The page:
MONTREAL—Clutching a damning report he says his party voted to hide from the public earlier this week, a frustrated Michael Applebaum tendered his resignation as the city’s No. 2 on Friday afternoon.

Departing as chair of the city’s powerful executive committee, Applebaum took a dramatic parting shot at his colleagues. According to Applebaum, the Union Montreal cabinet voted on Wednesday to conceal a 2004 report which indicated that Montreal overpaid for construction contacts by 30 to 40 per cent.

"It's completely unacceptable," said Applebaum. "I work for Montrealers. I can no longer work for this executive committee."

Telling reporters that he fought his colleagues to have the report released, Applebaum said the committee voted to avoid further embarrassment after weeks of condemning allegations from the province’s anti-corruption inquiry.

The report could be made public after the end of question period at Monday’s city council meeting—depriving the opposition of the document until after a crucial step in the process to appoint a new mayor.

According to Applebaum, he and Tremblay were made aware of the report’s existence on Oct. 29.

Staying on as mayor of the Cote-des-Neiges-Notre-Dame-de-Grace borough, senior members of Union Montreal confirmed with CTV Montreal’s Rob Lurie that Applebaum would be resigning out of anger at being snubbed as the party’s choice for interim mayor.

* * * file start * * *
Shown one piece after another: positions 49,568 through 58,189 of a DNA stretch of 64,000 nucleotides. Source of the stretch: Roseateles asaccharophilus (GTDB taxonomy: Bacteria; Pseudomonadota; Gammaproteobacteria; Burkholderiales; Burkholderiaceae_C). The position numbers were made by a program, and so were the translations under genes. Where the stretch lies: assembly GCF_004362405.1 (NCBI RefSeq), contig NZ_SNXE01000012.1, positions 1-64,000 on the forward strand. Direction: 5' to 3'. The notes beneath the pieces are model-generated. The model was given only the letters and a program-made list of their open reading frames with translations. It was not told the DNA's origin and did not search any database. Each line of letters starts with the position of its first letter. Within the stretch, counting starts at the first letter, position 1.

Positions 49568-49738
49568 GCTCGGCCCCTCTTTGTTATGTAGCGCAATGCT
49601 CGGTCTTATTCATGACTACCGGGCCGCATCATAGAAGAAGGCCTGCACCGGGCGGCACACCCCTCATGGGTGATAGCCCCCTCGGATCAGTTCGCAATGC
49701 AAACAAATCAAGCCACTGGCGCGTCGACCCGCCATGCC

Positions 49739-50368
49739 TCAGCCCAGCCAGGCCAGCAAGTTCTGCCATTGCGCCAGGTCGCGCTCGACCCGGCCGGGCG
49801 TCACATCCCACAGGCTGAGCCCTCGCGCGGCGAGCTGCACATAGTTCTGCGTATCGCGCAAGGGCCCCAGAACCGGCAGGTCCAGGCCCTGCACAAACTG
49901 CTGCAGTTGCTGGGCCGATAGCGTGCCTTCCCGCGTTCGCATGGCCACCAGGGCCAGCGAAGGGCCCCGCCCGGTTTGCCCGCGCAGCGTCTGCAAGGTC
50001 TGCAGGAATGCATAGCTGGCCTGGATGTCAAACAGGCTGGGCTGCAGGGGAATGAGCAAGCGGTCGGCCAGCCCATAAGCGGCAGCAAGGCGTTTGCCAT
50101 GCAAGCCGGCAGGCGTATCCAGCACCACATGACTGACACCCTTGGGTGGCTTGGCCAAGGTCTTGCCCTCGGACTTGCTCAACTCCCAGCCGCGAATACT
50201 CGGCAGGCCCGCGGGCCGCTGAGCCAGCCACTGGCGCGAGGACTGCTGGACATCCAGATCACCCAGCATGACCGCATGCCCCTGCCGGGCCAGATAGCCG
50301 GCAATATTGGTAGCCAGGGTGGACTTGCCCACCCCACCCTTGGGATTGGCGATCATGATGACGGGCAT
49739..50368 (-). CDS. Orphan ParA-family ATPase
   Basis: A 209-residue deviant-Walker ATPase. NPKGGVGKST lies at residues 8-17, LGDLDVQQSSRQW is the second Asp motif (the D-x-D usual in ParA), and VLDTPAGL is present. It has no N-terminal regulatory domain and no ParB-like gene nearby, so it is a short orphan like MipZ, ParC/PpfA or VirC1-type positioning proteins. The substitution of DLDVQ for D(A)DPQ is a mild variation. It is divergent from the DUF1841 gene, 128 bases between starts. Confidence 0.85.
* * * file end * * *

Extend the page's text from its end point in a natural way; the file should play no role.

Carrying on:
On Thursday afternoon, the Union Montreal caucus selected executive committee member Richard Deschamps to serve out the final year of disgraced Mayor Gerald Tremblay’s term. An angry Applebaum left that meeting threatening to quit.

“He may feel hurt, but by holding up a report that no member of the executive committee was aware of, he is manipulating the facts to his advantage,” Deschamps responded on Friday evening, calling Applebaum’s behaviour questionable.

On Friday, Applebaum responded by saying that his reasons for leaving were “more serious.”

Citing deep differences with the remainder of the executive committee, Applebaum repeated his disappointment at the rest of the cabinet pushing through a 3.3 per cent tax increase, despite the allegations of improper municipal spending raised by the Charbonneau Commission.

“The budget is no longer responsible for taxpayers who feel as though they have been robbed,” said an unusually combative Applebaum, who had served as Tremblay’s main lieutenant.

The former chair favoured an increase of 2.2 per cent in property taxes—roughly the same rate as inflation. Deschamps, who is expected to be sworn in as mayor after a vote by city council next Friday, had supported maintaining the full increase.

Last weekend, preliminary budget negotiations between Union and the city’s two opposition parties broke down after opposition leader Louise Harel said that then-mayor Tremblay was improvising.

While Deschamps responded to Applebaum’s allegations, a number of Union Montreal lieutenants standing around their new leader looked uncomfortable, standing stoically or shifting from foot to foot.

When asked about a number of missing committee members, Deschamps said all were invited.